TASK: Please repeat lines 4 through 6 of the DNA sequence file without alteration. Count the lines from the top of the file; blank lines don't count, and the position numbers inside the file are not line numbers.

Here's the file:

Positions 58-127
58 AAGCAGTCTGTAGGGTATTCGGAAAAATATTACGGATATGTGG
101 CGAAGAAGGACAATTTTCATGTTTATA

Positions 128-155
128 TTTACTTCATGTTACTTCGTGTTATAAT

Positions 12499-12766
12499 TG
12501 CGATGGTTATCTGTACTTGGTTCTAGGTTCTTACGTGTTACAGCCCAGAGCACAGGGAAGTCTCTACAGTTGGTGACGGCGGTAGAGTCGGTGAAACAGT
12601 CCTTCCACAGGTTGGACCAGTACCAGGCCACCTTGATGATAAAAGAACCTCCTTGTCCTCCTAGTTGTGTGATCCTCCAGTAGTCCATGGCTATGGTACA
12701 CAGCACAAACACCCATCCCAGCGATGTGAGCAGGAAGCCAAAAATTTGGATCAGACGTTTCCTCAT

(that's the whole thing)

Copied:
Positions 128-155
128 TTTACTTCATGTTACTTCGTGTTATAAT

Positions 12499-12766